Challenges, potentials in Oman’s municipal polls
Nominations of candidates for Oman’s first municipal council elections began throughout the country on Saturday. Contestants have until May 30 to file nominations, at walis’ offices in their wilayats.
According to the Municipal Election Law issued last year, any Omani citizen, aged 30 is eligible to stand as a candidate. Members of the State Council and Majlis Ash’shura and government employees and security personnel are not allowed to contest.
Wilayats with an Omani population of less than 30,000 will choose two representatives, while those with more than 30,000 Omani inhabitants will elect four members.
There will be six elected representatives from wilayats with a local population of above 60,000.
Although the date has not been announced yet, the polls are expected to be held towards the end of the year.
According to Omani writer, Mohamed Saif Al-Rahbi, the Omani society is preparing for a different new social initiative, which was not experienced before in the community; it is the establishment of municipal councils. It has taken decades to reform and improve the experience of Majlis Ash’shura. With regard to the election process, it has not developed much. However, it has witnessed some changes in its role in the political life due to the new legislative and regulatory rules which have been accorded to the Majlis. The two words, legislative and regulatory, became more overused as people were raising them as logos requesting for such rules and regulations and asking to revise and effectively apply them in reality, Rahbi adds.
After establishing one council for consultation serving one major goal which is Oman, the homeland without any regional barriers and interests, here comes the experience of the municipal councils for each governorate in the Sultanate. These councils symbolise small Shura councils in all governorates to present its needs and demands to meet the circumstances of place and time. They are intended to work in social co-operation within a contemporary and modern system in a bid to avoid any bureaucratic and centralised issues.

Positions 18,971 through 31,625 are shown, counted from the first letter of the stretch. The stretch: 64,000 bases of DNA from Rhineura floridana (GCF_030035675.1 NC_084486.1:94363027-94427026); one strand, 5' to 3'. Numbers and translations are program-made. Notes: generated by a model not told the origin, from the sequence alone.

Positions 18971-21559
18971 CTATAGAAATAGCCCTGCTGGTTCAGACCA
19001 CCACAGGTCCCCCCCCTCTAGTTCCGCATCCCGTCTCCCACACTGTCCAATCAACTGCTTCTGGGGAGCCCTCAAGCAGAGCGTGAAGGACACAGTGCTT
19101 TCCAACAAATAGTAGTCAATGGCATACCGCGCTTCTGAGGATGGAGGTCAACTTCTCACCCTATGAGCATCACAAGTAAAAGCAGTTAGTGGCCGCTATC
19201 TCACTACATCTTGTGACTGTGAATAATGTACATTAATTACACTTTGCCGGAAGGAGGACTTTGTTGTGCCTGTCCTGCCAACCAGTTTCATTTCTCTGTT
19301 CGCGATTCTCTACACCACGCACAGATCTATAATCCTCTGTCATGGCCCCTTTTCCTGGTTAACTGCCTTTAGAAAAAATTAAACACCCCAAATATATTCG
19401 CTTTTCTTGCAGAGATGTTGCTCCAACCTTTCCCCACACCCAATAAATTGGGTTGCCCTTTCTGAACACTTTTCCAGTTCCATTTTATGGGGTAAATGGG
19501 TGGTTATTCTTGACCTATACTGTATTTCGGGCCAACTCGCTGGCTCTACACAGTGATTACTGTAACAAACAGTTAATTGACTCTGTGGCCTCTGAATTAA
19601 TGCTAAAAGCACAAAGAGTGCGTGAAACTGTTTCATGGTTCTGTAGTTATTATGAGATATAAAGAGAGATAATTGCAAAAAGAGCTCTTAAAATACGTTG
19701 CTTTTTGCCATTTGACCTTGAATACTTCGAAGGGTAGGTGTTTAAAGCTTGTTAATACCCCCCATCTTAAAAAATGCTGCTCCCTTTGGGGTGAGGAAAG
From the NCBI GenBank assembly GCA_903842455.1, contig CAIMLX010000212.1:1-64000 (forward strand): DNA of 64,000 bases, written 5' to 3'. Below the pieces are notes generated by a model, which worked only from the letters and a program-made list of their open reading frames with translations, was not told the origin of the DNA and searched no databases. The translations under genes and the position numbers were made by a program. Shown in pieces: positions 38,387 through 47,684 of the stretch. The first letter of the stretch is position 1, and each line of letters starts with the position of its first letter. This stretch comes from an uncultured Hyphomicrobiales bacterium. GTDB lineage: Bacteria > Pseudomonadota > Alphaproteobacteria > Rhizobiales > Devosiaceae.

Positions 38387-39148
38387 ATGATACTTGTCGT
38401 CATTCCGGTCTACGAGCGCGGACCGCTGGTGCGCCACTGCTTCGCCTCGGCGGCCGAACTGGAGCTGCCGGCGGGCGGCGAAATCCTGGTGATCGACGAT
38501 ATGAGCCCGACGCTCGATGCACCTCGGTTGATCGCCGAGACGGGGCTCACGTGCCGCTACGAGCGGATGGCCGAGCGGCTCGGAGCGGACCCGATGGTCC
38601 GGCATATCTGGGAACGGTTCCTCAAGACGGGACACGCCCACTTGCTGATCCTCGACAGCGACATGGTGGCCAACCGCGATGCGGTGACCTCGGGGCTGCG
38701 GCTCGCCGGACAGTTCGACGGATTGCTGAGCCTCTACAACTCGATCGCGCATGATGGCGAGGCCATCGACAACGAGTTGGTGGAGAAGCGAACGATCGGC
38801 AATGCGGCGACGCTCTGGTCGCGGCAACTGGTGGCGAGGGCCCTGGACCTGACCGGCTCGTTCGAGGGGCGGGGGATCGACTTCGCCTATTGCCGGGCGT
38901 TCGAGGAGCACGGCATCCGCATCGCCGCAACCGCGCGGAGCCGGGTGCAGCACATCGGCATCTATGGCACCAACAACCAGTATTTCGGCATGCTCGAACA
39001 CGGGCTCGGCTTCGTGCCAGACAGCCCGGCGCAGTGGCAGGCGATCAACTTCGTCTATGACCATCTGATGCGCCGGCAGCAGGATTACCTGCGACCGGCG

In fact, an intensive awareness campaign should be organised for the citizens to enlighten them about the municipal council. This campaign should also clarify why a particular person is selected and not another one. We are afraid of making the same things which have been done during the Majlis Ash’shura elections as people have chosen their representatives according to their social relations. Some have nominated the representatives because they were from the same tribe.
With the coming elections to the Municipal Councils, the Sultanate is all set to witness a marked overhaul of its civic management workforce system. Following the directives of Royal Decree No. 116/2011, new regulations would soon be in place to create a stronger leadership and better administration at the local self-government level.
Several wilayats (provinces) have witnessed a growing public demand that municipal councils be granted a greater role in accordance with the Royal directives. This has led the Ministry of
the Interior to put in place an administrative mechanism to implement a more responsive system. The citizens, meanwhile, are expecting an active role of Municipal Councils in all governorates. Observers expect the public representatives to exercise the powers granted to them by the law, and translate the demands of the citizens into socially-productive actions.
Ahmed Al Hinai, a mediaperson who is actively involved in social campaigns, says that to make the civic bodies effective, Omani voters should elect qualified candidates who are committed to serve the society. "They should provide a new vision to the country and be able to formulate policies and strategies without indulging in partisan tribal politics, he stresses.